• Anthony Doyle - a retired Chicago police officer, who tipped off Frank Calabrese Sr. of law enforcement investigations into the murder of John Fecarotta and whether individuals cooperated with police about mob activities.

Source: U.S. Department of Justice

Officials go after Lifeblood of Chicago Outfit

By targeting mob-owned video gambling and sports bookmaking operations in a grand jury indictment handed down Monday, federal authorities acknowledged the importance of illicit gambling to the Chicago underworld.

"The lifeblood of the Chicago Outfit is illegal gambling and the money and profits that it generates," Byram Tichenor, special agent in charge of the IRS in Chicago, said Monday at a news conference announcing criminal charges against 12 alleged local mobsters and two former police officers.

The indictments offer a unique glimpse into the inner workings of a video gambling ring that netted millions of dollars in proceeds inside bars and private clubs in Cicero and Berwyn over and eight-year period that ended last April.

Authorities did not say how much money was taken in by M&M Amusement Inc. of Cicero, but the business is reportedly very profitable. Proponents of a bill to legalize video gambling in Illinois two years ago estimated the state could rake in $375 million from the 47,000 machines operating in the state.

M&M Amusement, operated by James Marcello and his brother Michael Marcello, allegedly installed an unspecified number of video gambling machines inside Cicero and Berwyn bars, restaurants and fraternal clubs beginning in January 1996.

To the uninitiated or outsiders, these machines were just time-killing amusements like a pinball machine or jukebox. But to bar regulars and other trusted people, the video gambling machines allowed players to accrue electronic credits that could be cashed in for real dollars, the indictment alleges.

Two indicted M&M Amusement employees, Joseph Venezia and Thomas Johnson, allegedly taught bar, restaurant and fraternal group representatives how to pay off winners and how to clear accumulated credits off the machines after the cash payments were made, the indictment alleges.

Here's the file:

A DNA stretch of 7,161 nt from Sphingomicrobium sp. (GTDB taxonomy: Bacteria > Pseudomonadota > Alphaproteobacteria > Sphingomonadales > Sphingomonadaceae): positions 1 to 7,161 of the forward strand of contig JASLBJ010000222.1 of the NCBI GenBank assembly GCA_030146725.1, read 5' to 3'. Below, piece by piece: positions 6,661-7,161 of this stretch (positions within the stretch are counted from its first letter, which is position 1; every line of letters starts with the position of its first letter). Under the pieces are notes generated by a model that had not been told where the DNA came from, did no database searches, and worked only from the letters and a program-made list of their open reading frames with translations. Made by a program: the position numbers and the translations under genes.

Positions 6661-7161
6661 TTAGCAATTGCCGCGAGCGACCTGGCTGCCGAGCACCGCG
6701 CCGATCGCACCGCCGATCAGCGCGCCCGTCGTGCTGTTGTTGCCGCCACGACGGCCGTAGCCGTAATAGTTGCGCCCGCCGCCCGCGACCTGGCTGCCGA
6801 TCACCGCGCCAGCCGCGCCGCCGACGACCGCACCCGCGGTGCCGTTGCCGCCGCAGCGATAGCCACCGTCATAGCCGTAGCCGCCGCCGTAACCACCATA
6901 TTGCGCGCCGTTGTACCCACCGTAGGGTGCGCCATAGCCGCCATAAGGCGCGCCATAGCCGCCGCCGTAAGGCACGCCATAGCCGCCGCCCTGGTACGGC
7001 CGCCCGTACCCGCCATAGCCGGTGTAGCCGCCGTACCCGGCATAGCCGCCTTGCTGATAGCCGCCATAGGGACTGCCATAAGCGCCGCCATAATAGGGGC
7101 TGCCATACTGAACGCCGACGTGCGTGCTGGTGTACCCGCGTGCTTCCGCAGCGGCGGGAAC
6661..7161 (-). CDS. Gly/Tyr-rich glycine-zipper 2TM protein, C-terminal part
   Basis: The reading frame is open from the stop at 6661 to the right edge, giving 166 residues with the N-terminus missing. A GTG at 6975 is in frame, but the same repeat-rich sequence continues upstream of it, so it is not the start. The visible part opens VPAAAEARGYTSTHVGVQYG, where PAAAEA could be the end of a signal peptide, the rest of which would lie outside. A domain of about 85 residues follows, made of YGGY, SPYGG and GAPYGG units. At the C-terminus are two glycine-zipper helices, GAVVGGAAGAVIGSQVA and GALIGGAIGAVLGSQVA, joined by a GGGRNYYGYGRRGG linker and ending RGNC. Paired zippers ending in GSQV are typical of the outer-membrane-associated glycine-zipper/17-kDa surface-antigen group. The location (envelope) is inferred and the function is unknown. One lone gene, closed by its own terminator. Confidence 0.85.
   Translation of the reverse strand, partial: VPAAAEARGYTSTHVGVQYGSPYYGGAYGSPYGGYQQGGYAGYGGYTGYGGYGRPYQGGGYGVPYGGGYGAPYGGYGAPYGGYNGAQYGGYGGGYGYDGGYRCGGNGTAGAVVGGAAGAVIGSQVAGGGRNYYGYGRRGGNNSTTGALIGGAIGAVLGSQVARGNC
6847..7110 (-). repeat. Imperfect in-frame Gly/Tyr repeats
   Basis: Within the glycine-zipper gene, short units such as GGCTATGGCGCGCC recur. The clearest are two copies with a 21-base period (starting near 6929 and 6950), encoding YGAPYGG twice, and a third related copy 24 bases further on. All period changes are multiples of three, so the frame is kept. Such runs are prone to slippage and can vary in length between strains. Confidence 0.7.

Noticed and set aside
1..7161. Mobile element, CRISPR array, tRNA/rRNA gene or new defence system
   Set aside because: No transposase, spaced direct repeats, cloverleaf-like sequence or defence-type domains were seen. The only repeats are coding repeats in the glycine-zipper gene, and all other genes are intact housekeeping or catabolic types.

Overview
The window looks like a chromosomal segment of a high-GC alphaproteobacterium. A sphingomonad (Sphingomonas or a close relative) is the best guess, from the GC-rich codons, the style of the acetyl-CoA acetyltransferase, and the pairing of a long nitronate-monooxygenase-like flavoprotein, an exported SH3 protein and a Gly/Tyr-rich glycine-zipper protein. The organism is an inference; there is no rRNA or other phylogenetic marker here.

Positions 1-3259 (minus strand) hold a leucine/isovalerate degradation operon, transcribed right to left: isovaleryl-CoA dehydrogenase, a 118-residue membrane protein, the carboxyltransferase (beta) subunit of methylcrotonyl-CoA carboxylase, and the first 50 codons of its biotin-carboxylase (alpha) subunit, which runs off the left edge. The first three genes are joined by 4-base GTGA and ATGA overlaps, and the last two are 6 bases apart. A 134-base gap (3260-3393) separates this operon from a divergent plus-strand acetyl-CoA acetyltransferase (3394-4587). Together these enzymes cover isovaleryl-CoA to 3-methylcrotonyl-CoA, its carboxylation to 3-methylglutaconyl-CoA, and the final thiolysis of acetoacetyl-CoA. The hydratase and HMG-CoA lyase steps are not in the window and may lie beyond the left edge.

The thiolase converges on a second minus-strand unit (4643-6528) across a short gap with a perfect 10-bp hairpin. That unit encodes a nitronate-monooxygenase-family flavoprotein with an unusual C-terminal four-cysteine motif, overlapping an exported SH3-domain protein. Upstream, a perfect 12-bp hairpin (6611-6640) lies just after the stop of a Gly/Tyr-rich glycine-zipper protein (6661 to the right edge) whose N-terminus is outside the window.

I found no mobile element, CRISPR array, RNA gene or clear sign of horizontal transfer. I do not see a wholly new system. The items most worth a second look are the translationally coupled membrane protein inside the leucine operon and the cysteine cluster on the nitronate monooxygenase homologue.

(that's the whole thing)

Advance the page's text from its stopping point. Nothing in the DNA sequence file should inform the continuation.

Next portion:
Venezia and Johnson further "warned the owners, managers and representatives only to pay money to winning customers whom they knew well, and to beware of law enforcement efforts," the indictment says. "Those customers who were not known were to be told that the video gambling machines were for amusement only."

Electronic counters inside the machines kept track of the number of games played, winning credits accrued and total number of credits cleared off each machine. M&M Amusement allegedly divided the proceeds from the machines with bars, restaurants and fraternal groups and reimbursed them for payouts.

The federal indictment does not indicate exactly how much money M&M took in between January 1996 and April 2004, but officials are seeking the forfeiture of $10 million from the defendants. Officials are also seeking to seize M&M Amusement's Cicero office building, which is owned by Michael Marcello.

Authorities gave few details about a sports bookmaking operation allegedly run between 1992 and 2001 by defendants Frank Calabrese Sr. and Nicholas Ferriola. The indictments state it was run in northern Illinois, involved five or more people and was in continuous operation for more than 30 days.

According to previous court filings, M&M Amusement served 44 clients, primarily in the west suburbs. A listing of the customers was found on the body of mobster Anthony Chiaramonti after he was gunned down in Lyons in 2001. Several of the customers were called before the grand jury that handed down Monday's indictment.

According to the previous court filing, one video poker customer said he received between $150 and $400 a week from his machines.

No one answered the door Monday at M&M Amusement's 5533 W. 25th St. property, where there are no business signs. A neighbor said he has not seen anyone working at the property since December.

Thanks to Brett McNeil, Ray Gibson, and Matt O'Connor

Monday, April 25, 2005

With Operation Family Secrets, Prosecutors Boast of 'a Hit on the Mob'

In one of the biggest strikes in Chicago's history against the mob, federal authorities today began rounding up alleged organized crime figures—including outfit boss Joseph "The Clown" Lombardo—in connection with a string of 18 unsolved murders and one attempted murder dating back to 1970.